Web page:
True to form, the editorial board of the Globe and Mail disapproved of the outcome: "This is a dangerous bill. We have only begun to see the dark waves circling out from it to thunder at the foundations of our most precious

institutions"?" And in the Upper Chamber, an equally disturbed Liberal senator, Daniel Lang, called on his fellow senators, albeit unsuccessfully, to suspend their review of the legislation until the Supreme Court of Canada could determine whether it was constitutional under the 1960 Bill of Rights. 'r:

The 19705 saw a marked drop in the number of known incidents involving the distribution of hateful materials in Canada. With this decline, the fears of a widespread neo- Nazi resurgence of the late 19605 seemed to fade. 7~ But the unease about the potential application of the hate propaganda law did not. It remained on the minds of those who had had so much input into the construction of the law.

Some members of the JCRC believed that they should lobby various provincial governments to invoke the law broadly, even for relatively minor incidents of public antisemitism." That they would take such a position. particularly after 1973, is understandable, As Bialystok has suggested. for many within Canada's Jewish community, the Six Day War of 1967, the War of Attrition from 1967 to 1973, and the 1973 Yom Kippur War "brought home in some measure the reality of the Holocaust - that Jews had to be vigilant, that antisemitism was a palpable threat, and that Jews must never allow themselves to become captive to totalitarian regimes based on racial or religious exclusion."? But others were not as convinced that this was a wise idea. Following the 1970 Drybones decision at the Supreme Court, some members feared that the hate propaganda law would not survive a constitutional challenge." Hence, the predominant view within the CTC was that pressure to have the law invoked should be restricted only to cases in which the outcome would be "clearcut," as a hasty and ill-conceived trial risked undoing what had taken decades to achieve."

Alan Borovoy, the general counsel for the CCLA. was equally unconvinced of the constitutionality of the law. He had joined the organization in 1968, quickly becoming its principal public spokesperson as well as the intellectual force behind many of its positions, Like many civil libertarians, Borovoy was uncomfortable with far-reaching state intrusions into the lives of individuals, especially in times of peace. For him, a healthy democracy hinged on the right of disaffected groups to influence the social consensus through non-violent forms of pressure, Freedom of expression lay at the heart of this ability to effect social change." In an article that appeared in Canadian Forum in 1971, Borovoy wrote that Canada's hate propaganda law leaned "too heavily and unnecessarily toward the protection of peace at the expense of speech" by restricting "the right to speak where the threat to

the pe ace is non-existent, minimal, or capable of adequate protection in other vvays."H

A long-standing member of the JeRe, Borovoy was deeply disturbed by both the faith that the qc placed in the safeguards of the law and its silence on the question of whether such a law might "catch the wrong people,"" A pragmatist, he suspected that any application of the hate propaganda law would be inherently counterproductive. He feared that it would have the undesired effect of transforming little-known soapbox orators into national figures by allowing them an undeserved moment in the sun and, perhaps more troubling, creating unwelcome martyrs for free speech.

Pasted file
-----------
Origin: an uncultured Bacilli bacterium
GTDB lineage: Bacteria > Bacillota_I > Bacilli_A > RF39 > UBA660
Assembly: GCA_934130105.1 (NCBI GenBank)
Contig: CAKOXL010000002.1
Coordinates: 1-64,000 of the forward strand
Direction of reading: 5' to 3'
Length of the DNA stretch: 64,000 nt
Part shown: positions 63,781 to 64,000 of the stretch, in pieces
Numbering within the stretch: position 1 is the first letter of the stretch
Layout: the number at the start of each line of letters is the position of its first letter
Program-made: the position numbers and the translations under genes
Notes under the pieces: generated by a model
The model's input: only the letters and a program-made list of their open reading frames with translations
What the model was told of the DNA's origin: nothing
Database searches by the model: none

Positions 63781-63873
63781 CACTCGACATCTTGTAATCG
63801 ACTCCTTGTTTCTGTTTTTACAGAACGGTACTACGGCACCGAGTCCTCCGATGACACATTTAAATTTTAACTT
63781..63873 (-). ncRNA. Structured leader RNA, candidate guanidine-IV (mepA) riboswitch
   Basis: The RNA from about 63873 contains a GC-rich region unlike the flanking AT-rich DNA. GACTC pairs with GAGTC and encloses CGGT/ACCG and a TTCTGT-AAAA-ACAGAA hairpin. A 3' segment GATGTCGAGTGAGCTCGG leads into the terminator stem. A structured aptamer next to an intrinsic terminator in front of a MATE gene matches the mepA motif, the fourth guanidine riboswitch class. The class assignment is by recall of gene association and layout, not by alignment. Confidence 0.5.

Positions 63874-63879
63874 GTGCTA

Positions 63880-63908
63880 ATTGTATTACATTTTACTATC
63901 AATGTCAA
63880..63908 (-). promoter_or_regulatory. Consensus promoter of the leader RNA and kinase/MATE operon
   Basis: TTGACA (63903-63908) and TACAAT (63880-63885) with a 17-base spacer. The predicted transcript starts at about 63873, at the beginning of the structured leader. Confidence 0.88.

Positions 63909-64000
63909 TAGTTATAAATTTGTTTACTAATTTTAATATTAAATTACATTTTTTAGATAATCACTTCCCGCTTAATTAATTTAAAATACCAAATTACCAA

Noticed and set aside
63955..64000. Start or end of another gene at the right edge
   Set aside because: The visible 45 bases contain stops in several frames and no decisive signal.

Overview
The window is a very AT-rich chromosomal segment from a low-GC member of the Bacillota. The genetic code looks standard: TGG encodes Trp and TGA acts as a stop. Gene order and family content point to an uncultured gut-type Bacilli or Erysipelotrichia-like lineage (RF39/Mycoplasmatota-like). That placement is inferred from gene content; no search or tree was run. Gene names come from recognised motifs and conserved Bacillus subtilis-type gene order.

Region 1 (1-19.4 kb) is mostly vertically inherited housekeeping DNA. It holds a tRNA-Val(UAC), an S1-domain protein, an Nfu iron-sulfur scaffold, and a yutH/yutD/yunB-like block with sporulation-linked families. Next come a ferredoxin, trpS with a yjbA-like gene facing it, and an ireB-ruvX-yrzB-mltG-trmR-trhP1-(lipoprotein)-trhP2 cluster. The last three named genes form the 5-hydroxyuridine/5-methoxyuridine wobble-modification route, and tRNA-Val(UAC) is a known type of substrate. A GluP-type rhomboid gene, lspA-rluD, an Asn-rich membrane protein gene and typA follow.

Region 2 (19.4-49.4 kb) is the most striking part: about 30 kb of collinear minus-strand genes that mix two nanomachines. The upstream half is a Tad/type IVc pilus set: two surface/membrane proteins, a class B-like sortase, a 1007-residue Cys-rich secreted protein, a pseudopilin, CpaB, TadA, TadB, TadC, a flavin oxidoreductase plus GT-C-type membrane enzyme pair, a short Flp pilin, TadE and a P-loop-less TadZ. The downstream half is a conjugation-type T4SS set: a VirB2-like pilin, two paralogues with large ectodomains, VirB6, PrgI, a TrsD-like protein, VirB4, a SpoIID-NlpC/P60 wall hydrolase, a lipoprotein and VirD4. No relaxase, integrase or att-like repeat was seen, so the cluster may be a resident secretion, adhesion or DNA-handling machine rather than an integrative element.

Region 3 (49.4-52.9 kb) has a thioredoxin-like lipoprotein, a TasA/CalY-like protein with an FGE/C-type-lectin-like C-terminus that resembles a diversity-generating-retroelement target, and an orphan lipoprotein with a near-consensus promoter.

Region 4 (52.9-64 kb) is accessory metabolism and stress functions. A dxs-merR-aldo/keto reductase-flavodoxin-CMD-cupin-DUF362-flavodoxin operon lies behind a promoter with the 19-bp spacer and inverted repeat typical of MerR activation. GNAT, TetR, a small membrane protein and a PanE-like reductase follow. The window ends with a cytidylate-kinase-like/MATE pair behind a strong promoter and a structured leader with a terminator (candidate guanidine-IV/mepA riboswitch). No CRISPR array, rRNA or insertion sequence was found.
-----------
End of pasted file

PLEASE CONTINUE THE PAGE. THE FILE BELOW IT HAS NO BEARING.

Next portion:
8 December 1982. Although the former teacher was no longer in a position to influence young minds, the matter did not end there. On 11 January 1984, after some initial reluctance, the Lougheed government in Alberta charged Keegstra with violating the hate propaganda law.'"

Representing both men was Doug Christie, a lawyer based in Victoria, British Columbia. A devout Roman Catholic, Christie was a controversial figure in his own right. In the 19705. he had founded a political party known as the Western Canada Concept. its mandate being to secure separation of the four western provinces from the rest of Canada." Avowedly anti-t'big government:' he considered it his duty to defend unpopular individuals whom no one else would take on as clients, including Zundel, whom he first met at Keegstra's preliminary hearing in June 1984. Many observers were not so sure that his motives were so principled. There was a strong suspicion that his attraction to Keegstra and Zundel involved more than just the defence of freedom of expression. In preparing for Zundel's defence, Christie was reported to have read all that he could about revisionist "interpretations" of the Holocaust, spending considerable time at Zundel's home in Toronto. Many observers suspected that little separated client from counsel."

A former protege of Adrian Arcand, Ernst Zundel was a Holocaust denier from Germany who first came to the attention of Canada's Jewish community in the mid-1960s following the release of his book The Hitler We Loved and Why, which he wrote under the pseudonym Chrlstof Frledrich." By the early 1980s, his Toronto publishing company, Samisdat Publishers. had become the largest distributor of antisemitic literature in the world, mailing hate propaganda to destinations throughout North America and Europe. On 13 November 1981, Postmaster General Andre Ouellet issued an interim prohibition against Samisdat under the terms of section 41 of the Canada Post Corporation Act, which permitted him to revoke the company's ability to send and receive mail until the case could be examined by a Postal Review Board." Ouellet justified the decision on the grounds that the company's mailings violated section 281.2(2) (now 319(2)) of the Criminal Code, the portion of the hate propaganda law that prohibited the distribution of nonviolent messages of hate." A self-proclaimed champion of freedom of expression and a defender of the German ethnidty, Zundel believed that he was the "victim of Zionist persecution."?